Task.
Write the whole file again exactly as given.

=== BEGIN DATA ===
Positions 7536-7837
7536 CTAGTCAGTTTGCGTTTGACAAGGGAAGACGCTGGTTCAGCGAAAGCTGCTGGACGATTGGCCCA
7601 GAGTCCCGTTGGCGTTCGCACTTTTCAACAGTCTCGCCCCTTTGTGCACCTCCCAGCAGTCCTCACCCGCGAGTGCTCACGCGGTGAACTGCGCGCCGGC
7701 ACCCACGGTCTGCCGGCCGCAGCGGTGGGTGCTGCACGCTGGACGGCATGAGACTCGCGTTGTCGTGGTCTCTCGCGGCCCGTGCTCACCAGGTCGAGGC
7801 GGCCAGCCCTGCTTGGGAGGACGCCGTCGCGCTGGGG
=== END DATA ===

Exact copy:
Positions 7536-7837
7536 CTAGTCAGTTTGCGTTTGACAAGGGAAGACGCTGGTTCAGCGAAAGCTGCTGGACGATTGGCCCA
7601 GAGTCCCGTTGGCGTTCGCACTTTTCAACAGTCTCGCCCCTTTGTGCACCTCCCAGCAGTCCTCACCCGCGAGTGCTCACGCGGTGAACTGCGCGCCGGC
7701 ACCCACGGTCTGCCGGCCGCAGCGGTGGGTGCTGCACGCTGGACGGCATGAGACTCGCGTTGTCGTGGTCTCTCGCGGCCCGTGCTCACCAGGTCGAGGC
7801 GGCCAGCCCTGCTTGGGAGGACGCCGTCGCGCTGGGG